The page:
Whether or not there’s a scientific benefit to being bald—we’ll let the follically challenged among us be the judge of that—scientists continue to search for a balding cure. According to UCLA researchers, that isn’t completely out of the question. A team, led by Heather Christofk, PhD, and William Lowry, PhD, found a new way to activate the stem cells in the hair follicle to make hair grow. Their findings, published in the journal Nature Cell Biology, may lead to new drugs to promote hair growth or work as a cure for baldness or alopecia, a hair loss condition linked to factors like hormonal imbalance, stress, aging or chemotherapy.
Working at the Eli and Edythe Broad Center of Regenerative Medicine and Stem Cell Research at UCLA, the researchers discovered that the metabolism of the stem cells embedded in hair follicles is different from the metabolism of other cells of the skin. When they altered that metabolic pathway in mice, they discovered they could either stop hair growth, or make hair grow rapidly. They did this by first blocking, then increasing, the production of a metabolite—lactate—genetically.
The study authors say that once they found that altering lactate production in the mice influenced hair growth, they were able to look for potential drugs that could be applied to the skin and have the same effect.
Two drugs in particular—known by the generic designations of RCGD423 and UK5099—influenced hair follicle stem cells in distinct ways to promote lactate production. The use of both drugs to promote hair growth are covered by provisional patent applications. However, they are experimental drugs and have been used in preclinical tests only. They won’t be ready for prime time until they’ve been tested in humans and approved by the Food and Drug Administration as safe and effective. (While you’re waiting for a male pattern baldness cure, check out these natural remedies for hair loss.)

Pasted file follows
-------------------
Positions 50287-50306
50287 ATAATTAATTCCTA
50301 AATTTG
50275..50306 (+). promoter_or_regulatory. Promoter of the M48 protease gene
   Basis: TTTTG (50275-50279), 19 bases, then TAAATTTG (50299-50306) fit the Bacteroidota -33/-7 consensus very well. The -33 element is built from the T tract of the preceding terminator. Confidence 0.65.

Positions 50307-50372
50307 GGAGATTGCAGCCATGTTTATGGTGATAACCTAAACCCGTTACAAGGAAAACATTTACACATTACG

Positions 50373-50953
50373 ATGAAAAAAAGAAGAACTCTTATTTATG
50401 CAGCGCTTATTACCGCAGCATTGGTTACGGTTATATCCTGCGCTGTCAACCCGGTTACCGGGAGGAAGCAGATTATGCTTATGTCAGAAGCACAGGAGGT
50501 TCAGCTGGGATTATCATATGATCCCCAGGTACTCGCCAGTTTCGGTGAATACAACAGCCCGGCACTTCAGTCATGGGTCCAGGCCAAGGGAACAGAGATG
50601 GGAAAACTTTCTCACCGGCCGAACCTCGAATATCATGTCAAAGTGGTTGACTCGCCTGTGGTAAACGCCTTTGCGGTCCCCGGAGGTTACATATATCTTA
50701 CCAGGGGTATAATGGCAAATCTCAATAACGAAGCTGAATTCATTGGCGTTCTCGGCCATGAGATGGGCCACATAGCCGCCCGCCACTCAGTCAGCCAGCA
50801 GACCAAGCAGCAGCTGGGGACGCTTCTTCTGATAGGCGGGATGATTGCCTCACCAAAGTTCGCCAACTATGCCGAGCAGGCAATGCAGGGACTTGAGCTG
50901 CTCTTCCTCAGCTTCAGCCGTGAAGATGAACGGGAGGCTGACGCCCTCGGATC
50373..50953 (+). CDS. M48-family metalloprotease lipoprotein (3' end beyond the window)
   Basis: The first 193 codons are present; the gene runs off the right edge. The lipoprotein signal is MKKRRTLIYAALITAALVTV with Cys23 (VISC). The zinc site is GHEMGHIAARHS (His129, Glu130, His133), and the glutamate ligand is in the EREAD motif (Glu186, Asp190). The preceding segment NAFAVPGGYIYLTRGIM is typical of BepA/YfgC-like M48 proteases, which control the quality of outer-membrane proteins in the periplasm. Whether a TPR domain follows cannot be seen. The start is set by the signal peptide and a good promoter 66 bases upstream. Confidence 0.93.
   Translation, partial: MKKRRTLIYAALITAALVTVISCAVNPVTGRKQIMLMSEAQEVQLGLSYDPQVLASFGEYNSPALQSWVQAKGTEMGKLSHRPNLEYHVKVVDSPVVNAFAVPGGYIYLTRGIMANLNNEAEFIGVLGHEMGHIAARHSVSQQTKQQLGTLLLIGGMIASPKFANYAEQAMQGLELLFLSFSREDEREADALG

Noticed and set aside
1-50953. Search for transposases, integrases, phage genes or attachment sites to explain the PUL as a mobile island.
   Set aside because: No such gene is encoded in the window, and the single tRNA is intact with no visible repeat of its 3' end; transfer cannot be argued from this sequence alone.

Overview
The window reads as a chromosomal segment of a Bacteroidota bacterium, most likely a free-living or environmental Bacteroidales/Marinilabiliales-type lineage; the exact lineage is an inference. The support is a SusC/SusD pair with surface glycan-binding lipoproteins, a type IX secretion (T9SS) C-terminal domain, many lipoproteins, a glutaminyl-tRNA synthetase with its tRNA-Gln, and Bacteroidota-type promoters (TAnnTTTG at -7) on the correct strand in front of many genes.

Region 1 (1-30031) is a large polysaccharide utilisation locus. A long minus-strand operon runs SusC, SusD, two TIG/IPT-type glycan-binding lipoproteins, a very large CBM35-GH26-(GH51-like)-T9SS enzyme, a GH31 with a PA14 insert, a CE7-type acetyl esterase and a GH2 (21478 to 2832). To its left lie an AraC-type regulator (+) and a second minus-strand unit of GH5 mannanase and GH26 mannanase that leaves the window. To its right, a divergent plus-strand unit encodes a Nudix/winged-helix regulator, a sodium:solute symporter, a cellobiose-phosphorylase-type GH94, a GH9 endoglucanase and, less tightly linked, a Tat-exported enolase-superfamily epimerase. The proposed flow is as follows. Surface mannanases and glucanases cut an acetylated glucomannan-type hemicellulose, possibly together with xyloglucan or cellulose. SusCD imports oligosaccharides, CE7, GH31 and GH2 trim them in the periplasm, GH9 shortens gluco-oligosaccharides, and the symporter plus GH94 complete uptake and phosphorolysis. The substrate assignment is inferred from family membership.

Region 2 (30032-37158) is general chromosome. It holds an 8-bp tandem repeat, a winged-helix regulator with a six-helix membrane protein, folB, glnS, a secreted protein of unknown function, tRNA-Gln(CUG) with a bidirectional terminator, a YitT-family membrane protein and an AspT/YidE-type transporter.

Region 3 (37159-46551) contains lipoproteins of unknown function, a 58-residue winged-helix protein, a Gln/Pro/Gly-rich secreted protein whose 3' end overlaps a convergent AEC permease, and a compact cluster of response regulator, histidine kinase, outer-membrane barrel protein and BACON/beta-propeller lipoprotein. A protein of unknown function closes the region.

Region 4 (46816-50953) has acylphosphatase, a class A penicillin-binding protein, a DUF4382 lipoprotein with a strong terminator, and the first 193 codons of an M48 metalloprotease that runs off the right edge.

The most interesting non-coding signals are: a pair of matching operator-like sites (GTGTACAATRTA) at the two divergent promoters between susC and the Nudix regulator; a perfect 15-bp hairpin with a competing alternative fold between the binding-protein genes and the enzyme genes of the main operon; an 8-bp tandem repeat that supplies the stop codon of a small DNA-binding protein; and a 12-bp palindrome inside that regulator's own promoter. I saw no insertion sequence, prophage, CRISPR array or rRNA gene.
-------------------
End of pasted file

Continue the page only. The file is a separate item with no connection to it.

So while it may be some time before these drugs are available—if ever—to treat baldness or alopecia, researchers are optimistic about the future. “Through this study, we gained a lot of interesting insight into new ways to activate stem cells,” says Aimee Flores, a predoctoral trainee in Lowry’s lab and first author of the study. “The idea of using drugs to stimulate hair growth through hair follicle stem cells is very promising given how many millions of people, both men and women, deal with hair loss. I think we’ve only just begun to understand the critical role metabolism plays in hair growth and stem cells in general; I’m looking forward to the potential application of these new findings for hair loss and beyond.”
Next, read about this 7-year-old girl living with alopecia will inspire you.